Andra is slowly settling into Dol-Amroth but here he is still also very haradric, it is wonderful to see this shift in him from here through to whatching him walk this road from the other side with Heth.

There are all kinds of courage and your characters show them all. Ornendil and Illian where both wonderful in the way they faced up to themselves and realised that all things must change, it can't have been easy to step down like that. I hope that they live to see what the young knights become.

Andra as well, to realise it has become to much for him, and yet to still hold on to his training, for someone as close mouthed as him to talk like he did that night can't have been easy, he seems so very alone through a lot of this. your refrence to those 4 years of nights, but how many more since? yet somehow he does it, the way he learns to let go and work with Pel yet he and Imri still have that wonderful bond between them.

Pel does a lot of growing up in this, learning to fight in the physical sense with the battle but also everything that comes with it, dealing with the loss of those who fought with him also the way he is with Elya, he cars but ywt there is still that quality in him that lets him want to fight this on his own.

For me though Elya is the real hero of this to go to the very brink and back again, to find a new life and to flourish in it. I think he is the bravest of all of them to fly in the face of everythig and say, "this isn't working out for me" and then to make a sucess of his life. It's so wonderful to see him happy at last.

Sorry this is so late in coming,



Nargil
Posted:Aug 2, 2007 19:37 GMT  Reply to this Comment


 [57] Hi Nargil -

Welcome back from Turkey! I hope you had a great time.

I'm sorry I'm late in responding. I've been computer shopping and so had limited net access since the end of last month. Finally got one so I can use it now to get online and reply.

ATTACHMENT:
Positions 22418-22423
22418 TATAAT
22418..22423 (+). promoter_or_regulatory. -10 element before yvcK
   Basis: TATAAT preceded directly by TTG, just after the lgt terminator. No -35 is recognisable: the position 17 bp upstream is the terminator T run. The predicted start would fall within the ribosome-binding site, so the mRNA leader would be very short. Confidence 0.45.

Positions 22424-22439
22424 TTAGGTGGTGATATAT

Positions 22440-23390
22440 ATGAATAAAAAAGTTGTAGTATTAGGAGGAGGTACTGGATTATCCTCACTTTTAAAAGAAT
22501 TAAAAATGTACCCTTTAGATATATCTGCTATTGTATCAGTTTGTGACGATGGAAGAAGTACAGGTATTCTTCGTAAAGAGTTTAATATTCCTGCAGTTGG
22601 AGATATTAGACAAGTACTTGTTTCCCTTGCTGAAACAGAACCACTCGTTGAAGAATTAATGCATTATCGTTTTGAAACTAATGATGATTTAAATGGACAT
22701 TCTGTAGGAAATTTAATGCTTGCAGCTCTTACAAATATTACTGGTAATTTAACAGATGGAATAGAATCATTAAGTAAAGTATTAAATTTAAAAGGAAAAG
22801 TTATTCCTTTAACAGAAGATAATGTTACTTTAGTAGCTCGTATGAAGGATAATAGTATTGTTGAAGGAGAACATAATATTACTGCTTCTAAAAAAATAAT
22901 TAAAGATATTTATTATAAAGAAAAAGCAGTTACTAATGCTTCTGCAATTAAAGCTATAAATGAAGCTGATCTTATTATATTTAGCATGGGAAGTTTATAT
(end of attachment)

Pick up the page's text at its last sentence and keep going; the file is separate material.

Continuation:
There are all kinds of courage and your characters show them all.

Well, not all - there are definitely more kinds out there! But these are Swan Knights, or future Swan knights, and courage is the foundation for what they do, if they're doing it well.

Where I get into the different kinds of courage here is basically the broad distinction between martial courage and the courage that is required for self-knowledge and transformation outside the arena of warfare.

I find that with characters like Andrahar, Peloren, Imrahil, Ornendil, Aragorn, etc., that battlefield courage is the easier part for them - it's what they train for, and there's a certain sense that that's an all or nothing wager that 'proves' or shows that they are brave once and for all. Either one lives or one doesn't, but so long as one enters the fray and remains in it, that's what counts as the test of courage. It's in some way simple, clearly defined, and can be emulated.

But the other parts of life that have problems that can't be solved with a sword per se, where self-exposure and self-scrutiny are at issue and the field of endeavor much less well-defined, seem to be harder for these sorts of characters to handle - witness Imrahil in Ultimatums, or Boromir generally. That was what I wanted the esquires and Swan Knights in this story to face, ultimately - a problem that calls for courage in a situation vastly more complex than the battlefield, and so beyond what they've trained for.